Sweat Test For Asthma

Submitted by Medical Health Test Team on October 16, 2012

Asthma is a condition that affects many people across the world. People suffering from this condition have active and dormant periods. During an active period, the presence of any allergen or irritant in the air may trigger what is known as an asthma attack. An asthma attack is a condition where the airways of an individual become blocked because the surrounding tissue starts to flare up and become heavily inflamed. Most people suffering from asthma have a partial or near complete closure of their airways, but not a complete closure. The blockage to the airway causes difficulty in breathing, dizziness, discomfort, nausea, and could also cause death if it leads to a complete blockage. Asthmatics are thus required to carry some form of nebulizer with them which allows them to spray a soothing anti-inflammatory drug straight into their airways. This spray immediately calms the inflammation down and allows the airways to reopen after the constriction is reduced by reducing the inflammation. Asthma is thus considered to be an emergency medical condition.

A sweat test is a chemical analysis that is conducted on the sweat of an individual. The sweat is produced by the body in order to cool itself down. Sweating allows the formation of sweat droplets on the skin. When exposed to air, the sweat tends to evaporate which causes immediate cooling on the skin surface. A sweat test is used to diagnose cystic fibrosis. Cystic fibrosis is a condition where the production of sweat and mucus is affected because of a defective gene in the body. This is a life threatening condition that is progressive and eventually claims the life of an individual. Cystic fibrosis tends to affect the lungs and is therefore, sometimes, confused for asthma and vice-versa. The effect on the lungs is a result of the accumulation of mucus which causes the efficiency of the lungs to be lost.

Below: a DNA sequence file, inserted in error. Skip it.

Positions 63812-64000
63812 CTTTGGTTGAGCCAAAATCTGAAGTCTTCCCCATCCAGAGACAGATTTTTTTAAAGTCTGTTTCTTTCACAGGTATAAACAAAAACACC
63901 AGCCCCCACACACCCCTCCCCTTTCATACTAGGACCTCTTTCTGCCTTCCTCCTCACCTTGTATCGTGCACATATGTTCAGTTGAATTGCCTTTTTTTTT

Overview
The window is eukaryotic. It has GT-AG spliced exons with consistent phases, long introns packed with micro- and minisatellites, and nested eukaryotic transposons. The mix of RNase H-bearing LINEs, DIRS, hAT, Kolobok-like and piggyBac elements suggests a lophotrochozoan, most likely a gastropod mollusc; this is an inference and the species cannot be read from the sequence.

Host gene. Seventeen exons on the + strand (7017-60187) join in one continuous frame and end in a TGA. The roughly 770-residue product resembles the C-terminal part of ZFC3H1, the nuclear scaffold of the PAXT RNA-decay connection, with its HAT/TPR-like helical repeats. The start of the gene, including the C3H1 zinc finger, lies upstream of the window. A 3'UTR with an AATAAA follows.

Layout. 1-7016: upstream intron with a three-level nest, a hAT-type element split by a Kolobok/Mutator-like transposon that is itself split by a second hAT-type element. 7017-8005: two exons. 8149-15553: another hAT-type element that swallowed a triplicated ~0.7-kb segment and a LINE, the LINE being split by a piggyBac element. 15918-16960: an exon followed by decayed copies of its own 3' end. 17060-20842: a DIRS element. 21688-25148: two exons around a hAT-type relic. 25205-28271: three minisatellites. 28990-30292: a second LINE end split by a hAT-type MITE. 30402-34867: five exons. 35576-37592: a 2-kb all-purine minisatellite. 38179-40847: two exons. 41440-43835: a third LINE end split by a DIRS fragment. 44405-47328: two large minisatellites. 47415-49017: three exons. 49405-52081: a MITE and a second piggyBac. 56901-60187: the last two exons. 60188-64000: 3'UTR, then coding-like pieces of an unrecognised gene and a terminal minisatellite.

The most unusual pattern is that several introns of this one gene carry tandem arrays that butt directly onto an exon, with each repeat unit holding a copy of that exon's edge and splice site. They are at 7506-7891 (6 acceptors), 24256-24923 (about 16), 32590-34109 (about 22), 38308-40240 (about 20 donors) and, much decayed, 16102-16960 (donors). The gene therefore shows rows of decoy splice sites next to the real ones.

A sweat test for asthma is actually a test used to rule out cystic fibrosis. There may be confusion about the root cause of the condition which leads to the ordering of a sweat test for asthma to clear the situation up. The correlation between cystic fibrosis symptoms and asthma is fairly rare and does not occur in most people with either condition. However, there is an overlap of symptoms for some people and that is why the sweat test for asthma needs to be conducted in order to confirm or rule out cystic fibrosis.

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